Under the hood
If you’re interested in the Durango, clearly you’ll want to know more about its mechanics. As mentioned, the SUV comes with the 6.4L HEMI V8, which delivers its impressive power with the help of a mechanical compressor or turbocharger. In the older automotive jargon, you would describe this engine has having 392 cubic inches (hence the 392 inscription on the front wings), like the HEMI engines of the 1950s. This modern engine does benefit from MDS (Multi Displacement System) technology, which neutralizes four of the eight cylinders when at highway cruising speed in order to save on gasoline - obviously something not possible in the past.

The engine is combined with an 8-speed automatic transmission than the driver can manipulate manually thanks to the pallets placed on the back of the steering wheel. The combo transmits power to the wheels via an all-wheel drive system. The tires on our test model were imposing Pirelli Scorpion Verde tires (295/45 ZR 20). The adjustable suspension is by default composed of springs that are 3% firmer in front, 16% firmer in back with more-rigid stabilizer bars and appropriate Bilstein shocks. As for braking, FCA is included Brembo systems with six-piston calipers and 38-cm discs in front, and 4-piston calipers and 35-cm discs in back.

The big surprise for 2018, though, is that the Durango SRT can pull up to 8,700 lbs (3,950 kgs), which is highly impressive! And this means you get power, performance, room for 6 AND an elevated towing capacity all rolled into one.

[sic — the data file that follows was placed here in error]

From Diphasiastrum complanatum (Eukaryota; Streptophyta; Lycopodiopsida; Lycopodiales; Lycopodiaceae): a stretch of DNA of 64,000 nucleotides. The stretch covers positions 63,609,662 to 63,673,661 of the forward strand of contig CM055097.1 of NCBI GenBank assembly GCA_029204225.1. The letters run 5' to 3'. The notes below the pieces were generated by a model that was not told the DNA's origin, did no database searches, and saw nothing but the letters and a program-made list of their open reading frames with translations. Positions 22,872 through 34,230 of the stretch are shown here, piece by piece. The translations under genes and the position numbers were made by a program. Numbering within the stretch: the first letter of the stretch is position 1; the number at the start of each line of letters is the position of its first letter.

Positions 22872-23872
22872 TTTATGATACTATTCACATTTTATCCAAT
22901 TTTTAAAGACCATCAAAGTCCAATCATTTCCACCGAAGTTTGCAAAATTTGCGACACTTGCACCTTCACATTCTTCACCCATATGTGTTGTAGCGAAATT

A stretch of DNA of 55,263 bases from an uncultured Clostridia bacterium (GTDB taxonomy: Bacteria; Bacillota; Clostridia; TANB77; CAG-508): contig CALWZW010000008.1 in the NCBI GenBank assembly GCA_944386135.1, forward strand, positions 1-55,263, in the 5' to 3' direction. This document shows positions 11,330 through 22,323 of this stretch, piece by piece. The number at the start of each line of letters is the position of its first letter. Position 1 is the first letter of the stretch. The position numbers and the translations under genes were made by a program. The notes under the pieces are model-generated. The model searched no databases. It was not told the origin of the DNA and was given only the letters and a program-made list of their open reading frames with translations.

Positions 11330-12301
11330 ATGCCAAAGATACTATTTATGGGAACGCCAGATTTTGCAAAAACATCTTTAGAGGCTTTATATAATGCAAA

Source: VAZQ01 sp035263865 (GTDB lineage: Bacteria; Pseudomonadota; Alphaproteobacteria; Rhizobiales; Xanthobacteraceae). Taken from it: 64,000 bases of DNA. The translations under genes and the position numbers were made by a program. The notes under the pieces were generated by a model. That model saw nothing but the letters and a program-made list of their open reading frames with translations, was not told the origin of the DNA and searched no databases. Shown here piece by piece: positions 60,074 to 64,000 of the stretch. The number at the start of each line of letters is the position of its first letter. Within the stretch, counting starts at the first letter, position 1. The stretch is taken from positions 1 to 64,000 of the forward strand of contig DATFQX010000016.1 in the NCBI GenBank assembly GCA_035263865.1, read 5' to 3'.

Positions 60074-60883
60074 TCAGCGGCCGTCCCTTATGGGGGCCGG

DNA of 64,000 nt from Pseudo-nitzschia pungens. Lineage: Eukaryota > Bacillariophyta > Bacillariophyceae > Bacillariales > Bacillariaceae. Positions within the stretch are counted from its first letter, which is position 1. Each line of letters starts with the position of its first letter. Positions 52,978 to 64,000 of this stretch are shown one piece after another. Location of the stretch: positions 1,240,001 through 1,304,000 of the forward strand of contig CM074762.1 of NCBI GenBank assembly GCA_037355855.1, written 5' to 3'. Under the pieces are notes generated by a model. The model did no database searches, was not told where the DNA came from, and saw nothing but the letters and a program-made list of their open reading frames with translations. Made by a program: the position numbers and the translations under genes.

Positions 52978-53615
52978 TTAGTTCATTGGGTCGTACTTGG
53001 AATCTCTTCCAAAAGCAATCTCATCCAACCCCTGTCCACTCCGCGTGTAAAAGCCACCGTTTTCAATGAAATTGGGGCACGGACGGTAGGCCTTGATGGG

On the road
Spending a week at the wheel of this Dodge Durango was an exhilarating experience, though it wasn’t without its inconveniences. Among the advantages, the acceleration was impressive – doing the 0-100 km/h took around 6 seconds – and passing was done with confidence. But it’s important to keep a tight rein on the right foot when driving this Dodge in traffic, because it can sometimes jump ahead at the slightest touch of the pedal. And then, there are the exhaust sounds! The driver is very likely to love them, but the passengers less so!

It’s possible to choose the firmness of the suspension using the menu on the central screen; you can opt for Sport, Track, Snow and Eco, but I settled on Auto, which renders the drive a little more civilized (I should add that the Track mode made life virtually unbearable for passengers). Those settings notwithstanding, I suggest you delete any ideas you have of taking this Durango off-road. It sits too low to the ground, the tires are too large and anyways that’s not the vehicle’s mandate.